We had the good fortune of connecting with Holly Cerna and we’ve shared our conversation below.

Hi Holly, what led you to pursuing a creative path professionally?
I have always been interested in drawing and painting, but I really started taking it seriously when someone challenged me in a competitive way. When I was around 10 years old, I was out at a restaurant with my family. This restaurant had paper table covers and the children were given crayons to draw with while they waited for their food. I was drawing on my paper when I overheard a kid at a different table talking about my drawing to his mother. He was saying that his own drawing was better than mine, loudly enough that I found it a bit humiliating. I felt myself flush. This kid did not know what I was capable of creating. Looking back, I can see that he represented the general frustration I had when people underestimated me. As a young girl, we are often, if not always, underestimated. He also represented my own self-doubt. I began to question my abilities and limitations. My urge to draw and paint became more than just an act of joy and self-expression. I practiced constantly, and realized I was very passionate about challenging myself and always improving.

My passion and my support system have led me to pursue an artistic career.

My parents have always been encouraging of my creativity, as I have many other creatives in my family, with and without creative careers. My middle school teachers were also very supportive and entered me in drawing competitions against other schools. I went on to attend high school at the McCallum Fine Arts Academy, where I started my academic artistic training. After that, I spent four inspiring but challenging years earning a BFA at the Maryland Institute College of Art. The encouragement and support from the teachers and my family throughout my life have helped me pursue a career as an artist.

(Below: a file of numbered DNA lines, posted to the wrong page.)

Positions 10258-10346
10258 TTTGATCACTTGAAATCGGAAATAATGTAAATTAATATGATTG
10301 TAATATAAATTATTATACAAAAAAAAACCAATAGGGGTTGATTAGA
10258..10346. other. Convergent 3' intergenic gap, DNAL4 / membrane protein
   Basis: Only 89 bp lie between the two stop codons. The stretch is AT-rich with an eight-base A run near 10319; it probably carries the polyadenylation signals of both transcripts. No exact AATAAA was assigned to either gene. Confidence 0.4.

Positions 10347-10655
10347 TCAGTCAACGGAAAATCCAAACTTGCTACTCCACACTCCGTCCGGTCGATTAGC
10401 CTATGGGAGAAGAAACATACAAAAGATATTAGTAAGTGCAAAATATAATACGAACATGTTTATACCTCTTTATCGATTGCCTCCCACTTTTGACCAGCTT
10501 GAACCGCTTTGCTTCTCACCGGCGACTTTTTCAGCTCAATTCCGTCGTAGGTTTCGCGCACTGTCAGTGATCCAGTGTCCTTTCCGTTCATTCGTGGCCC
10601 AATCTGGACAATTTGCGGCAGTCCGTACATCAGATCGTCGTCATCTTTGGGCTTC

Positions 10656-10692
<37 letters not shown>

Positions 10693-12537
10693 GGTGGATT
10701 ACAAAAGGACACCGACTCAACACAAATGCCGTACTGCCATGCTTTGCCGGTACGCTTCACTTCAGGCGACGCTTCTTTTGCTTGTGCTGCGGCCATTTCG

Let’s talk shop? Tell us more about your career, what can you share with our community?
As a child, I would hold a flashlight up to my hands and see my veins and see the suggestion of bones through my translucent skin. It is this transparency that I am trying to achieve through painting, but I am interested in all art forms and have been expanding on this concept with sculpture, video, and digital art as well.

I would say my overall goal is to capture my subjects in a recognizable, naturalistic way, while using alternative lighting and color to convey their normally invisible mental and emotional states. I am interested in the emotional reaction that art can bring out in people. The psychology of color and color theory heavily influence my palette in all of my works. Recently I find myself using green, red, and purple to visually represent the inner thoughts and emotions the subject is experiencing.